Father Joe, Spirituality, and the Power Term Paper

Pages: 4 (1298 words)  ·  Bibliography Sources: ≈ 2  ·  File: .docx  ·  Level: College Senior  ·  Topic: Mythology - Religion

Father Joe, Spirituality, And the Power of Prayer

Tony Hendra was -- and is a Catholic, a satirist, and a comedian of dubious morals and values. After graduating from Cambridge University, the British-born Hendra made his life and living, his bread and butter, through the use of irony or 'sending up' or making fun of, the moral and spiritual values of others. What was meaningful to others he mocked -- until Father Joe returned as a significant, rather than a merely marginal part of the author's life.

Father Joe provided the Moral and Spiritual Audacity, to use the words of his title of Abraham Joshua Herschel and Susannah Herschel that enabled Tony Hendra to absolve Hendra of the life of spiritual emptiness he had led since graduating university. Even at the height of his material, social, and artistic success, Hendra describes himself as feeling morally adrift. When he asks for spiritual guidance Father Joe responds not with rejection or with a dismissal of his concerns. Rather, the father says he had been waiting for a long time for Hendra's approach, and had been feeling concerned that Hendra had lost the young man he once was, in the pressures of the modern day life of a comedian.

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Thus Hendra's spiritual savior intervened. However, Hendra makes it clear that religion is not something that is 'found' quickly, at least not in his Catholic context, by a sudden intervention of grace. He had been acquainted with Father Joe since he was fourteen. His spiritual and personal life, although checkered and marked by leaving and returning from the church's expansive fold at various points in his existence, thus had continuity to it as well as was structured along a series of moral conflicts within Hendra's self, with secular authorities such as school and British culture, and also spiritual conflicts as defined by Father Joe.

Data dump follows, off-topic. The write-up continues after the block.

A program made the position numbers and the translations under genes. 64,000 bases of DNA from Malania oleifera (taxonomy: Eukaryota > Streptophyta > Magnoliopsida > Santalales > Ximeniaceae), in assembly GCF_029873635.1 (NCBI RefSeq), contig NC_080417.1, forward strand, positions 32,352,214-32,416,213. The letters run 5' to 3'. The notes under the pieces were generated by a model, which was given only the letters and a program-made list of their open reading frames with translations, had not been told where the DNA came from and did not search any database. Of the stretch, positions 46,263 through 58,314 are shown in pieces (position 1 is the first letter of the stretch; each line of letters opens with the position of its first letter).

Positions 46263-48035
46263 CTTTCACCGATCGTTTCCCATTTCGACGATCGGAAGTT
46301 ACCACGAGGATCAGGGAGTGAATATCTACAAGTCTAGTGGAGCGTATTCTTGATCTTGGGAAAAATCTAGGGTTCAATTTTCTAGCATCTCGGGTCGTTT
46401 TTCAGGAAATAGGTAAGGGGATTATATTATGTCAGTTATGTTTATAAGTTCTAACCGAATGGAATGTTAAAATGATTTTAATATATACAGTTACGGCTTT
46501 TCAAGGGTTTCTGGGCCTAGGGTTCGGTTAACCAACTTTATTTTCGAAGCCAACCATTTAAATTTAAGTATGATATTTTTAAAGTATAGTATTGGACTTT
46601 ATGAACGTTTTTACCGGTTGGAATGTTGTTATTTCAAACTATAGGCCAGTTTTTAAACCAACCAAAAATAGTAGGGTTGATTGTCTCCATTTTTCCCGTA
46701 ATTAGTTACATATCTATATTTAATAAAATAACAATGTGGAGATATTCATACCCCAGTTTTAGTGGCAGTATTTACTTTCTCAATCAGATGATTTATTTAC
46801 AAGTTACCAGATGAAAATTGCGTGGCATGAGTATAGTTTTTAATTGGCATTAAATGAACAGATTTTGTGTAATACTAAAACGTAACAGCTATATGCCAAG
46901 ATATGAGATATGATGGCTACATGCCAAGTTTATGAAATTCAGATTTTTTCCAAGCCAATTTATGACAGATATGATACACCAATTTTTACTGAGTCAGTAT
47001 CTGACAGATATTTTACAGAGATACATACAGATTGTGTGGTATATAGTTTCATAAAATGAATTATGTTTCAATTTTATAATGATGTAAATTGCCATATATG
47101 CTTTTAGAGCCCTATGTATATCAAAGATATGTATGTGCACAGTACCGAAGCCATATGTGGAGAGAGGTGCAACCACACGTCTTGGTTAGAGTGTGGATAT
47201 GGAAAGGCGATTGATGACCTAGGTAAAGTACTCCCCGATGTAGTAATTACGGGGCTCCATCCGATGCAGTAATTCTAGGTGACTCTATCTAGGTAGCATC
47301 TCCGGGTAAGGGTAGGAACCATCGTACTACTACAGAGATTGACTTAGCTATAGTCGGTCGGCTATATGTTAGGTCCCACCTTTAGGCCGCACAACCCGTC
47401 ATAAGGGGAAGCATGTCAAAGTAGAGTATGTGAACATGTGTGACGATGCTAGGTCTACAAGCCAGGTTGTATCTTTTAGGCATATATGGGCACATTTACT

Term Paper on Father Joe, Spirituality, and the Power of Assignment

Hendra first met father Joe at the age of fourteen. His first spiritual crisis came not with the mere awakenings of adolescent sexuality, as it does for most boys his age -- Hendra was already having an affair with a married woman. However, even long before that, he was in sway to "demon of petty crime, a juvenile delinquent" delightfully "playing right into the stereotype of the perfidious Irish Catholic," much to the horror of the 'good' Church of England British men and women who surrounded him. (Hendra, 30) the husband of the woman with whom the young Hendra was having an affair, however, was a pious Catholic congregant, and a believer in the power of salvation. He took Hendra to Father Joe's congregation.

The husband decided that young boy needed, not punishment at the hands of a cuckolded and angry husband such as himself, but the guidance someone who could give him salvation for the rest of his life and turn him away from a potentially criminal past. This is why, Hendra learned later, the husband immediately took the boy Hendra to the one man who he believed could save the young man's soul, that of Father Joe. Also, the husband wished not to act out of the sin of wrath. Tony Hendra found himself at first adrift, then at home, in Joe's sphere, on the remote Scottish Isle of Wight, with little to do other than to contemplate the wrongness of his actions.

In fact, under Joe's influence, Hendra decided to embark upon a theological path at first. He decided initially to embark upon a career as a monk. Joe believed that Hendra -- it turns out, believed correctly -- did not have a calling to that vocation. Joe instead steered Tony to an academic career. At Cambridge, Hendra discovered comedy, eventually going on to become the editor of the National Lampoon in America. He did not lose his faith or contact with the father, but he did lose his sense of spiritual direction. He was in… [END OF PREVIEW] . . . READ MORE

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